I don't understand the purpose of this carping and demoralising attack on students by an invigilator who won't presumably be doing any invigilating this year. As a professor at one of the UK's top universities, I've also invigilated many university exams over the past 40 years and I understand that a very small minority of students can behave badly when they are stressed. But this year, many students, in particular, the finalists, are having to self-invigilate, as the author says, in their own bedrooms. They are justifiably anxious that something may go wrong - for example a laptop crashing, the internet going down (as it has been doing in several places), difficulties scanning and uploading their material in the requisite time. I should know - my son is one such student, with 70 % of his degree riding on what happens in his bedroom. I am also trying to help a whole year group of my final year university students to prepare for their online exams, all of them in a different format - indeed different exams from the ones they were preparing for in early March. Nearly all of them are back home, some working in shared rooms, crowded flats, with small younger sibling being rowdy and restless. Why does Ms Soteriou feel the need to attack students at this critical juncture? Surely students need to be shown sympathy and kindness, and should not be derided for being 'querulous'. Many of my students are suffering from acute anxiety and other mental health issues also shared by many young people faced with the uncertain prospects caused by Covid-19. Exams online are a worrying new hurdle to cross alone without the social support of friends, shared workspaces and all the reasons they attend university.
Obviously every online exam’s conditions are different. My daughter is also doing them, in a different country than her university. So I can sympathise with ChrissieG’s point about her son. However, she is not devoid of the social support of her friends. Shared Netflix evenings and live group chats on Zoom, MS Teams or equivalent facilities are part of the new normal. Even for retired lecturers like myself. I even go to church on Zoom or YouTube! So, yes, it’s different and not what they chose university for but our friends are still ‘with us’ in our socially-distanced studies and exam periods.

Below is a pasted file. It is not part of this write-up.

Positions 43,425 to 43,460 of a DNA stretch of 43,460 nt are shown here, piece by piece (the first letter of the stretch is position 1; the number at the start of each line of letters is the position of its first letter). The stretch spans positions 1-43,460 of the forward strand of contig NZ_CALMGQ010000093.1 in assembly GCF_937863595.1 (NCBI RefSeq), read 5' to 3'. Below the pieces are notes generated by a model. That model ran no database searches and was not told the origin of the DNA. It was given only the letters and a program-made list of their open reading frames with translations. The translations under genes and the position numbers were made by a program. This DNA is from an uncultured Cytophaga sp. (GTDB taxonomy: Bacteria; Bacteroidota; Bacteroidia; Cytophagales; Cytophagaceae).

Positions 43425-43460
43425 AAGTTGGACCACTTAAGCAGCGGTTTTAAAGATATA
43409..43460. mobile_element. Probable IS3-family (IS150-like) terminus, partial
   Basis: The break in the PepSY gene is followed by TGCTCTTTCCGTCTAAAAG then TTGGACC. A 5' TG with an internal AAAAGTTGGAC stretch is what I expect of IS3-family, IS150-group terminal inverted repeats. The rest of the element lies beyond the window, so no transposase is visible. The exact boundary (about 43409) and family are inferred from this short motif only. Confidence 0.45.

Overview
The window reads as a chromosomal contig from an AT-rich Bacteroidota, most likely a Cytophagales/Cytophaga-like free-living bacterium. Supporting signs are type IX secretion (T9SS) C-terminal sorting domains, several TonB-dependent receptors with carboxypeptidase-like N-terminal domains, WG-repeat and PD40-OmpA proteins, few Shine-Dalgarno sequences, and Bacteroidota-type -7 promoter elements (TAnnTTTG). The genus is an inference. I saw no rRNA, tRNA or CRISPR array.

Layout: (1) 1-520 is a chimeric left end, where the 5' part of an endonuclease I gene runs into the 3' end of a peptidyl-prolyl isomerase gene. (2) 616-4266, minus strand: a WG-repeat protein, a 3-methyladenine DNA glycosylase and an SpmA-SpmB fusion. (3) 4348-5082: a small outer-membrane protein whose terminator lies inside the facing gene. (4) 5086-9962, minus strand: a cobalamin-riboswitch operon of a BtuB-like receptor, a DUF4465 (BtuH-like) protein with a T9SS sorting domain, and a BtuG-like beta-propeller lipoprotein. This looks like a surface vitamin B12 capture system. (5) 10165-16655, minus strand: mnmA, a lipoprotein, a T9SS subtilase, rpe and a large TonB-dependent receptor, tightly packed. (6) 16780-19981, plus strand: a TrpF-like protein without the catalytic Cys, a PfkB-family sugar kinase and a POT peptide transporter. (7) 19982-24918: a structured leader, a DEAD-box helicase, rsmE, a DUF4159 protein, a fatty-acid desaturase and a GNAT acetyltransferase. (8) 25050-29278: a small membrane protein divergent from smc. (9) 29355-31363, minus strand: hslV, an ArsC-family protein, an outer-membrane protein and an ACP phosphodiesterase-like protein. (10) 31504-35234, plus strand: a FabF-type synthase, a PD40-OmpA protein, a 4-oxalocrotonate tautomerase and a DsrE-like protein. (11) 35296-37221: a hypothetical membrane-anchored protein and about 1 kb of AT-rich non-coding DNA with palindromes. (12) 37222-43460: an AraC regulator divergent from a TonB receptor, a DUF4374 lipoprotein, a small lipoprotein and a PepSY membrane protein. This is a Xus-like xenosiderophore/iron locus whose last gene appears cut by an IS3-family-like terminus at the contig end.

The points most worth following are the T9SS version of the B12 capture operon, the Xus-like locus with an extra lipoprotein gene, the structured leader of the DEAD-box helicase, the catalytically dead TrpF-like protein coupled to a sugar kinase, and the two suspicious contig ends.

I enjoyed reading this humorous article. I had to smile because the author sketched the exact picture I remember about exam venues. Maybe we should embrace a little humor in these times when most of what we read is bad news? I am sure no harm was done to anybody.
I have a very simple and effective solution : kick them ***** !!! I mean cheating has become for these futurs " doctors and lawyers" A RIGHT !!!! I see it nowadays teaching and learning is simply way different than what it used to be ...The ( difference in ) results are here to show the reasons.....
Sub-optimal 'will-this-do' invigilation practices, either ignored, swept under the carpet, or pooh-poohed by the sector, are now seen for what they are: Flimsy Theatre. Institutional and qualification credibility is terminally corroded by weak, unauditable invigilation. The hard pivot to Remote Proctoring has opened a Pandora's Box - shining a harsh light on exam invigilation malpractice, and what actually goes on. Where the sector once held its nose at the technology (or faffed around getting grants to home-brew solutions), it is now mission-critical. The author talks truth and this makes stakeholders very uncomfortable. It's a pity it took a pandemic for stakeholders to realise how ingrained the invigilation problem has become.

欢迎反馈

Log in or register to post comments